Monday, August 30, 2010

Nonfiction Monday: Shih Tzus and Boston Terriers are the Best! by Elaine Landau

So, our custodian is retired Navy. Big guy. Fixes up cars. Drives a Mustang. What kind of dog does he have?

Yep, a little fuzzball. Cute little guy, too! He has come to visit a few times, and we love that he doesn't bark his head off like some little dogs. We're more familiar with big dogs ourselves, so when this book arrived from Lerner, we asked him to check it over for accuracy. As we expected, it passed the test.

This is the third set we have received from this series (see an earlier review here), and we are happy to see Lerner is continuing with the same quality. Many breed-specific dog books for children fall into one of several pitfalls. Some aren't really very breed-specific at all. Some focus too much on the positive attributes of a breed, making everyone want to go out and adopt one without knowing what they are getting into. Some swing so hard the other way, the reader is left feeling ambivalant at best.

We do have to point out the first 'mistake' we have noticed in these books, although it is a tiny one.

In Boston Terriers are the Best, right next to a caption stating "Ask your vet how much food you should give your BT", we see a photo of a Boston Terrier munching from a bowl of food bigger than he is. Probably NOT what your vet is going to recommend. Many of the photos in this series feature a large animal/head/object in the forefront, and this is just following suit. Not a huge deal, but since the photos and text in this series usually match up so well, we thought it worth mentioning.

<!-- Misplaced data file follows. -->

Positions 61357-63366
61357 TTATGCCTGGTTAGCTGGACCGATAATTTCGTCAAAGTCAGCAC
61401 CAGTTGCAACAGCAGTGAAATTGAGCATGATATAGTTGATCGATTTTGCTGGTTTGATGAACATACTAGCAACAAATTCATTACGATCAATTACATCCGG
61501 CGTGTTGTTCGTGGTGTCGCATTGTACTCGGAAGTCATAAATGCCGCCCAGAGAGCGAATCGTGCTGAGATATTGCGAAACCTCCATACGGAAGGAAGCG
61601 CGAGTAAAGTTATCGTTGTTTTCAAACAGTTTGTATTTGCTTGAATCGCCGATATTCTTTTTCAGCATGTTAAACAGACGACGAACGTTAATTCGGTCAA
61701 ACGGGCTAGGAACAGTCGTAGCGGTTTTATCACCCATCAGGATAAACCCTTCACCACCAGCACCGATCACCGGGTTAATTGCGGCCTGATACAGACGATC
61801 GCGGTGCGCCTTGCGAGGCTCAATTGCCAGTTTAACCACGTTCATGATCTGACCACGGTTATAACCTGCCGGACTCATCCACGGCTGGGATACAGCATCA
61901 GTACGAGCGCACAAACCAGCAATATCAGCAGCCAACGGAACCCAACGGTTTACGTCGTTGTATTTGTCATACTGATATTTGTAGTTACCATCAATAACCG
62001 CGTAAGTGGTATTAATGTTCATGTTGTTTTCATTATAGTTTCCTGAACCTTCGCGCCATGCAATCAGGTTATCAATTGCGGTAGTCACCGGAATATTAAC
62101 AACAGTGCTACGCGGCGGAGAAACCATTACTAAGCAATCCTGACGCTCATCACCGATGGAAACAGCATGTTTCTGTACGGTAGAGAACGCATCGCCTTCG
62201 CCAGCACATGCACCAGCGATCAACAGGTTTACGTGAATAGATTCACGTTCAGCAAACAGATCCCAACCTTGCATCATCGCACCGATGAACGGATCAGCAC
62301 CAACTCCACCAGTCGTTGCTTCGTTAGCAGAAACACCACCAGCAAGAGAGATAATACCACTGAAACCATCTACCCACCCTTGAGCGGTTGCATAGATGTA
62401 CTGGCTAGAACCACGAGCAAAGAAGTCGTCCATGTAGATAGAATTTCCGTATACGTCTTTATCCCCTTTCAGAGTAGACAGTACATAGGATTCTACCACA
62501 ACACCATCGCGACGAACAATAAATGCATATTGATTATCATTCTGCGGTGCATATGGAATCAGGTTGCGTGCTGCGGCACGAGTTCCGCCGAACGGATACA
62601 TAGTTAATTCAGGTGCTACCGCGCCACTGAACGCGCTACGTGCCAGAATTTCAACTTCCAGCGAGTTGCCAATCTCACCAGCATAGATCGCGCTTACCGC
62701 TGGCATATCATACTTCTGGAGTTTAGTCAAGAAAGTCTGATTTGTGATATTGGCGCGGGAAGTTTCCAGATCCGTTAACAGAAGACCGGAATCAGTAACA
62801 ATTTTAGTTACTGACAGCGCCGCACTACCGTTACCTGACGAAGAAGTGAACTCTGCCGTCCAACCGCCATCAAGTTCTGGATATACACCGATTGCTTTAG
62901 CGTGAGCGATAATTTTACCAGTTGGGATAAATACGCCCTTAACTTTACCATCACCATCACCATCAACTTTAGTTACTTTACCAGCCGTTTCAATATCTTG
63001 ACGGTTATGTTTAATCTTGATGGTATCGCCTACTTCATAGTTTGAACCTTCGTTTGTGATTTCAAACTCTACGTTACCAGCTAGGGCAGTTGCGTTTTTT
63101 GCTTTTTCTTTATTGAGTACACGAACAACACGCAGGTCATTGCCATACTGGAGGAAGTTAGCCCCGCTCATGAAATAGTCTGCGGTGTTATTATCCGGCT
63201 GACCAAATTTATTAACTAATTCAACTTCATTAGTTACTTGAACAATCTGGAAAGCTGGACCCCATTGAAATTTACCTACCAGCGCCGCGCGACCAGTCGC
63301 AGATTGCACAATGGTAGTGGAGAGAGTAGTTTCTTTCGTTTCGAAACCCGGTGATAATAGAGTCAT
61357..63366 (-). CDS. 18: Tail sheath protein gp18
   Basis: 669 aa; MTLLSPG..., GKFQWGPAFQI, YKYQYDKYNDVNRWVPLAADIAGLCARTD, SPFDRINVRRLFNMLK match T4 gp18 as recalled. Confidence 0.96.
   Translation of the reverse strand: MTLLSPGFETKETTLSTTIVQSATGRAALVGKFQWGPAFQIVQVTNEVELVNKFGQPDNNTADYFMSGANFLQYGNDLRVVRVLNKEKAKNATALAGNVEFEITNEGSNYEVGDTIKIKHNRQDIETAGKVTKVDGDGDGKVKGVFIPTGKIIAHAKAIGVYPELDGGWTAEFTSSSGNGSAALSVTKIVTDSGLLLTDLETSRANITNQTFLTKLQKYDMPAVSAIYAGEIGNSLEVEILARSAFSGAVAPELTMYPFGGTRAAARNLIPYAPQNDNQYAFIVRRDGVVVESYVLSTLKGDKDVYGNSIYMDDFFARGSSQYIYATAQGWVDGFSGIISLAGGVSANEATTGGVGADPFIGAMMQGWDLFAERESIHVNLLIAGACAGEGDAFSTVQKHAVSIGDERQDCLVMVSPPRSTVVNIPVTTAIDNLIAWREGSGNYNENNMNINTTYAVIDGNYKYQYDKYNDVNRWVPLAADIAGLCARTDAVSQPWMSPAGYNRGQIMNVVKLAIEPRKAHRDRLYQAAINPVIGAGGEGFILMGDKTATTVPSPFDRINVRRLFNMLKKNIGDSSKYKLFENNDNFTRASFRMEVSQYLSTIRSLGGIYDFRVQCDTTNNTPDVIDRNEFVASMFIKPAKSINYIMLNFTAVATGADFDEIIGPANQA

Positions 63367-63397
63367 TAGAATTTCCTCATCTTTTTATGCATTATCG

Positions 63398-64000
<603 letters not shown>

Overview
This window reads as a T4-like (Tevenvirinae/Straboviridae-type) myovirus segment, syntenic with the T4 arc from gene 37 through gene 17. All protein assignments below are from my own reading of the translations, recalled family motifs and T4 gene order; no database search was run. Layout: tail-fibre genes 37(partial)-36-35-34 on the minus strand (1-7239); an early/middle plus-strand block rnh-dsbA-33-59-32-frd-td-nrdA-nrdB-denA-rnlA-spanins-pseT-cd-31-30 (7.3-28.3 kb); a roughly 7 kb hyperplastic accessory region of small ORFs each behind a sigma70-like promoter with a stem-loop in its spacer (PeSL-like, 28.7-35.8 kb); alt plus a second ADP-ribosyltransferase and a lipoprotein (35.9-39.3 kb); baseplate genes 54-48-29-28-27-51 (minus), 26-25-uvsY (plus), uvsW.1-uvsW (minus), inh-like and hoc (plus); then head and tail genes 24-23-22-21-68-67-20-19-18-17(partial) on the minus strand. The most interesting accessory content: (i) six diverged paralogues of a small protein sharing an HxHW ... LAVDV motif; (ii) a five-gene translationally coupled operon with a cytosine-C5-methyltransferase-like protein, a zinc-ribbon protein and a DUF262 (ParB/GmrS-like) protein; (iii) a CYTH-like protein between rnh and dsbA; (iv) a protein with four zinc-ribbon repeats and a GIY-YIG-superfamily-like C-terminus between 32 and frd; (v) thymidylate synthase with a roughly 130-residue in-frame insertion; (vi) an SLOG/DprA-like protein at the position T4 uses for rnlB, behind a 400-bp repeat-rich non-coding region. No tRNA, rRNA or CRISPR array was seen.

That tiny detail aside, these books contain a thorough and accurate overview of each breed, while maintaining a very upbeat and accessible style. As we mentioned, we are more into big dogs. These books don't make us want to run out and get a Shih tzu (it's hard to groom a puppy when your flippers can't hold a brush), but we do have an appreciation now for their happy little personalities, or for the Boston terrier's intelligence. If your library can only get one series of dog books, we strongly suggest this one! We give both of these a

5 out of 5.

For more reviews of nonfiction books, hop over to The Book Nosher (We love that name!)

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